At the other end of the spectrum, there are broadcasters who have been exposed for excessively using Non Disclosure Agreements (NDAs) to cover instances of poor working practices. 

Neither of these things allows for teams to feel safe to voice their concerns about working conditions, thus fuelling the deteriorating conditions for production teams.

How Can We Work To Transform The Television Industry & Its Working Practices?

Throughout the panel discussion, there was a strong narrative around responsibility. Whether it is production teams or broadcasters, taking accountability for the problems at hand is essential to improving things overall.

As a production team member, what can you do to improve working practices in your industry?

Understand your contract and your rights. 

Particularly for those who are employed on independent projects rather than by production companies or broadcasters, there is a lack of education and training around the legalities of working arrangements that must now be taken into the hands of the workers themselves. 

By ensuring you have a clear understanding of your contract and rights, you will be far better able to speak out against working practices that do not align. 

A huge portion of workers in the television industry are also freelancers, so that sense of independent understanding and autonomy is essential. However, freelance working also comes with its own unique challenges in that you will have unavoidable downtime between jobs, so as part of the personal responsibility for improving working practices, this impact must be recognised. 

Panellists recommend that all production employees join Bectu to support their employment journey and education around these issues. 

However, this does not mean that the production teams are the ones responsible for fixing these issues – nor can they.

Sustainable Improvement Must Come From The Top

The people in more powerful positions, the production companies and the broadcasters, must change how things are done to push for a systemic change in these working practices.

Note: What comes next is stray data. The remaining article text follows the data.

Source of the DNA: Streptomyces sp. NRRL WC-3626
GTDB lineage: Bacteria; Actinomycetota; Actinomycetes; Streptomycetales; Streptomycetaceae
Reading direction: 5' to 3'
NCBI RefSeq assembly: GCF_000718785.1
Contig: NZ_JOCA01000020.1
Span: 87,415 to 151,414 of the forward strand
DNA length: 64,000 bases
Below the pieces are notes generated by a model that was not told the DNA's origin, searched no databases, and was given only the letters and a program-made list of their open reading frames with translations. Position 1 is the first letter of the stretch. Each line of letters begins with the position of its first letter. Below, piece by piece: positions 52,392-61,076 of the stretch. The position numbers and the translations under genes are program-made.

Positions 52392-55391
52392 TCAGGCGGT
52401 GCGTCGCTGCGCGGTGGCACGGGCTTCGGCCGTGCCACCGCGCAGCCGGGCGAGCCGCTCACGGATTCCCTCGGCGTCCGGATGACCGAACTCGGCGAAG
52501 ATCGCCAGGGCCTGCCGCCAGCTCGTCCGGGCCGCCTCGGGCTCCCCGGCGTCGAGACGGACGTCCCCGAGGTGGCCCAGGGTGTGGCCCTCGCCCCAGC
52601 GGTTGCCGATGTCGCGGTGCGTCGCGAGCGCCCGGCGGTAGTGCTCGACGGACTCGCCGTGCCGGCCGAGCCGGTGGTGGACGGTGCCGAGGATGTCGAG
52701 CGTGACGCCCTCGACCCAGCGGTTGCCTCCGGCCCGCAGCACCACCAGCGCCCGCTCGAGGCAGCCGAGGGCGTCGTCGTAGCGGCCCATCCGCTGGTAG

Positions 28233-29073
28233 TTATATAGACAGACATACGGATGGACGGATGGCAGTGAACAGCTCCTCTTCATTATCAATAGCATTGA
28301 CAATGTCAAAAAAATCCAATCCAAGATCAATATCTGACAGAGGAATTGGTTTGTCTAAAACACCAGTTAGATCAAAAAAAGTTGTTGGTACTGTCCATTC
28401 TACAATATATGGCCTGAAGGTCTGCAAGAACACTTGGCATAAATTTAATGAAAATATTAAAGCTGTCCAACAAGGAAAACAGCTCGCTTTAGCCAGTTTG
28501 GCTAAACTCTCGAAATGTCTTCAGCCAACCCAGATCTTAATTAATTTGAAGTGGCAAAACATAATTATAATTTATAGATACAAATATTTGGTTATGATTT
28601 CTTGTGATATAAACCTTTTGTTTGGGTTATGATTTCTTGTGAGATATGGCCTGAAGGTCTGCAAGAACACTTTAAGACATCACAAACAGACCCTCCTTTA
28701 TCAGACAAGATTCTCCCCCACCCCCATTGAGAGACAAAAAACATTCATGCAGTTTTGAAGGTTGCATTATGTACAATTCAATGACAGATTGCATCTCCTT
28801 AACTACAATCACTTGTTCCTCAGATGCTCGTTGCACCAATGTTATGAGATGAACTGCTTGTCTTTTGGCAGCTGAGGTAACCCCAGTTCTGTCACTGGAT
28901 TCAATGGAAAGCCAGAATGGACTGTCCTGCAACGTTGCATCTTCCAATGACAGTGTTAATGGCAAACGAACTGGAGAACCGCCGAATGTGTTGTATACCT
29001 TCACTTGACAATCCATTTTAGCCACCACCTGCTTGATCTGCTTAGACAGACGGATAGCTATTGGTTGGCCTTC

The nature of production is that a workforce may only be with a company for 6 weeks, all the while working under conditions that lead to burnout, which doesn’t hit until after production has finished.

The industry is also currently working in a way that allows employers to hide from how their workforce is being impacted. These issues have become largely invisible, and production teams have become disposable.

With this in mind, there must be a continuous push for conversations with decision-makers to continue and advocate for change. Without this, the safety of production teams will remain compromised.

Did you miss the webinar and you want to listen to our full conversation? You can watch the recording here:

At RiskPal, we are dedicated to ensuring the safety and welfare of production teams. We emphasise the importance of fair pay, the need for a positive culture of respect and accountability when things go wrong. We provide streamlined safety solutions that prioritise the wellbeing of all in production, but also make it easier to get the job done. If you want to help us transform the industry for the better please get in touch to find out more.